Bain Capital vs. Reverend Wright: the silly season begins

The phrase “silly season” was coined by candidate Barack Obama in the 2008 primary season. It is the period where the electorate is not focusing , the opinion polls are fluctuating, speculation about choice of the vice presidential candidate of the challenging party is rampant.

It also is a period where political sideshows, and talk about what is fair game in the campaign take place. It is likely that none of this will have any bearing on the showdown in the autumn. The latest flap about what is fair game in a campaign signals the start of this year’s version of the “silly season”.

Some pro Romney donors seem willing to revive Reverend Wright’s past association with President Obama as evidence that Obama was not properly vetted in the 2008 Presidential campaign. Fox News host Sean Hannity and former GOP vice presidential candidate Sarah Palin actively encourage such an initiative.

Not to be outdone , the Democrats had a controversy of their own involving a prominent Obama supporter, Newark Mayor Cory Booker. This past weekend Mayor Booker criticized the Obama campaign for attacking private equity funds, notably Bain Capital of Romney fame, as being “nauseating” to him and drew a parallel with the GOP rekindling the Wright controversy of 2008.

Obama operatives were not pleased. As a result liberal pundits have been merciless on Booker’s deviation from the party line. Obama campaign strategist David Axelrod even added that the pro-Obama mayor was just “plain wrong” in his criticism of the Bain attack ad .

The truth is this presidential campaign will be long, arduous, highly negative in tone and largely funded beyond normal means because of the Citizens United decision.

Democrats can claim that the Reverend Wright episode is off limits just as Romney’s Mormonism is supposed to be, but it will not prevent pro Romney supporters from using it if needed. Obama’s campaign has clearly decided that Romney’s Bain Capital record is fair game, and will not rescind the website entitled Romney Economics to dispute the former Massachusetts Governor’s claim that he was a job creator at Bain.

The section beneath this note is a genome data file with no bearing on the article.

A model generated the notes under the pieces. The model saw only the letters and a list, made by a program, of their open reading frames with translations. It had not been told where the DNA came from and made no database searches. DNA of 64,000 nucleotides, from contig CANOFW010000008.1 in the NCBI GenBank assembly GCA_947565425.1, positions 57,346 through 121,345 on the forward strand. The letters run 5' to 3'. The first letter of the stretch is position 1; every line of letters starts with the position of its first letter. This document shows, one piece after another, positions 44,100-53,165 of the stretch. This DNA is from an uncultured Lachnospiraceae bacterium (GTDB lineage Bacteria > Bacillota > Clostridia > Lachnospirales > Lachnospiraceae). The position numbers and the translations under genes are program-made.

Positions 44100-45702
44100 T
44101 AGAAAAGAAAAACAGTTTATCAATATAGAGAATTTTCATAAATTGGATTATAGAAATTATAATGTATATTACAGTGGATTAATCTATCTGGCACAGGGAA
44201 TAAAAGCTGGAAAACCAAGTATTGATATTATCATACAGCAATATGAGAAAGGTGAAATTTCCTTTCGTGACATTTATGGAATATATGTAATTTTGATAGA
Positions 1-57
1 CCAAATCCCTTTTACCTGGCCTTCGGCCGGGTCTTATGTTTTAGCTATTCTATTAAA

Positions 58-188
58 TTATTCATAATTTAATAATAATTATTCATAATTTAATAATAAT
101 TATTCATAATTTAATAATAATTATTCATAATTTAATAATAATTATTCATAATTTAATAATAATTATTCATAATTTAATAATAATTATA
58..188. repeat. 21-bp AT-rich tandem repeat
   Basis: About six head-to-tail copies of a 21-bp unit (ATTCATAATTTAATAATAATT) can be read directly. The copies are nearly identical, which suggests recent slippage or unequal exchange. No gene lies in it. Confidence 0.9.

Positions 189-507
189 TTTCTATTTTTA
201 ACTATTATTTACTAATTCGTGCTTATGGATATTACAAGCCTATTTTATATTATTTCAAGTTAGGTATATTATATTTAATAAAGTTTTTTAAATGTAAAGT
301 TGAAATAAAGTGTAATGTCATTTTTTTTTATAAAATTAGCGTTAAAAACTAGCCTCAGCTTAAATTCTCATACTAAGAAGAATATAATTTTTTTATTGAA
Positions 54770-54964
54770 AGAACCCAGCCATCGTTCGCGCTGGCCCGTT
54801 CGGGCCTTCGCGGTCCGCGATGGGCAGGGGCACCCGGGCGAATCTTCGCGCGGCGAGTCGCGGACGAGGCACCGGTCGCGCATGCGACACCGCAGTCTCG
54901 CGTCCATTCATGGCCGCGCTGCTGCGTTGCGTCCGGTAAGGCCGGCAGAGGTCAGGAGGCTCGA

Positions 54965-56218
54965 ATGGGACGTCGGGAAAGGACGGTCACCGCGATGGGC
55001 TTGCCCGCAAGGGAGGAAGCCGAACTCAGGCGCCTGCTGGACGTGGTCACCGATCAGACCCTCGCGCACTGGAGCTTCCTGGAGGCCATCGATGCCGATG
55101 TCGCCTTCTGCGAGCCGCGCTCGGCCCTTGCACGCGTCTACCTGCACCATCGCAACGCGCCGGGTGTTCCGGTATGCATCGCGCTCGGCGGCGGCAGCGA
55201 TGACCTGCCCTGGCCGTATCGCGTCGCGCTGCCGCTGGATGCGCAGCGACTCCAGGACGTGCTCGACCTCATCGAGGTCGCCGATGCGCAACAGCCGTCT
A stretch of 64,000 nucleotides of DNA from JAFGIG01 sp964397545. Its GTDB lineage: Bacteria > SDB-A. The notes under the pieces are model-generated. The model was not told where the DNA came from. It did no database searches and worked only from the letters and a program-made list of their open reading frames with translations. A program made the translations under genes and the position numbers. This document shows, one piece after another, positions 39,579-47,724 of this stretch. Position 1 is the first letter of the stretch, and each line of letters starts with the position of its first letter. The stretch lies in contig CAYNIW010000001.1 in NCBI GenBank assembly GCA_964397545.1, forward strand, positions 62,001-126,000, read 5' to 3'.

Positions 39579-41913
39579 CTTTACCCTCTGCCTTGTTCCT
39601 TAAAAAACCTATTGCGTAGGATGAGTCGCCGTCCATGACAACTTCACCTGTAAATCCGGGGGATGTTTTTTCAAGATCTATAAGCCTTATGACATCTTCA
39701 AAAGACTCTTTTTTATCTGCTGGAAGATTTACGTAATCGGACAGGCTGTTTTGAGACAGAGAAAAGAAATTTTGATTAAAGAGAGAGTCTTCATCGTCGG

So we might as well get used to these personal attacks in this campaign. It is fair to say that we are far from “Change we can believe in!” and are closer to “corporations are people” along with the mad dash for campaign “over financing”.

It can be argued, as Democrats are doing, that Romney has made his business career and job creation the centerpiece of his campaign, and Obama has every right to make it an issue. But it can also be argued that the Obama-Wright issue is indicative of character. However, at the end of the day, these sideshows will not replace what will be the main issue in the campaign – the state of the economy.

In the Bain ad versus the revival of the Reverend Jeremiah Wright controversy, it is possible that Obama may have the edge. Reverend Wright is past tense, and actually served Obama well in that he made his historic speech about race at a crucial moment in the 2008 primary season.

Romney’s Bain Capital record was initially raised by rival Newt Gingrich, and it has been flaunted by Romney as a showcase for economic savvy and competence. This is why the Obama campaign is exploiting it directly as opposed to letting a pro-Obama Super Pac do the work.

Ultimately, however, the voter will expect more from the campaigns. They will decide whether the candidates are over the top with these personal attacks, and which is more worthy of their trust. By November, Bain and Wright will be faded memories of the silly season.

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